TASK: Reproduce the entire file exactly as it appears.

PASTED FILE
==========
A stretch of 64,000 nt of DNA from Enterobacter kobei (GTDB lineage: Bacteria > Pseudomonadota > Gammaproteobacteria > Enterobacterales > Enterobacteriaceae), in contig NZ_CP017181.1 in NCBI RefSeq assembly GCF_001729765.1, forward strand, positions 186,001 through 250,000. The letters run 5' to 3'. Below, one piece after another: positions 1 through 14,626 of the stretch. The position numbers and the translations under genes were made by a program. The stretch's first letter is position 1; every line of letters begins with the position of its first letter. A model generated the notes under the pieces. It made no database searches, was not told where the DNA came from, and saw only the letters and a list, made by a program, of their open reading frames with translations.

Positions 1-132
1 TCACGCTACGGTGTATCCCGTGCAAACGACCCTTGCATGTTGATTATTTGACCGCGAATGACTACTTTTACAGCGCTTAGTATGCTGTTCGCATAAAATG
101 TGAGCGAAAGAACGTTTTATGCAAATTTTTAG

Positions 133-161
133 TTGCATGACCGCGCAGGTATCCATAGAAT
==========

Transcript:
A stretch of 64,000 nt of DNA from Enterobacter kobei (GTDB lineage: Bacteria > Pseudomonadota > Gammaproteobacteria > Enterobacterales > Enterobacteriaceae), in contig NZ_CP017181.1 in NCBI RefSeq assembly GCF_001729765.1, forward strand, positions 186,001 through 250,000. The letters run 5' to 3'. Below, one piece after another: positions 1 through 14,626 of the stretch. The position numbers and the translations under genes were made by a program. The stretch's first letter is position 1; every line of letters begins with the position of its first letter. A model generated the notes under the pieces. It made no database searches, was not told where the DNA came from, and saw only the letters and a list, made by a program, of their open reading frames with translations.

Positions 1-132
1 TCACGCTACGGTGTATCCCGTGCAAACGACCCTTGCATGTTGATTATTTGACCGCGAATGACTACTTTTACAGCGCTTAGTATGCTGTTCGCATAAAATG
101 TGAGCGAAAGAACGTTTTATGCAAATTTTTAG

Positions 133-161
133 TTGCATGACCGCGCAGGTATCCATAGAAT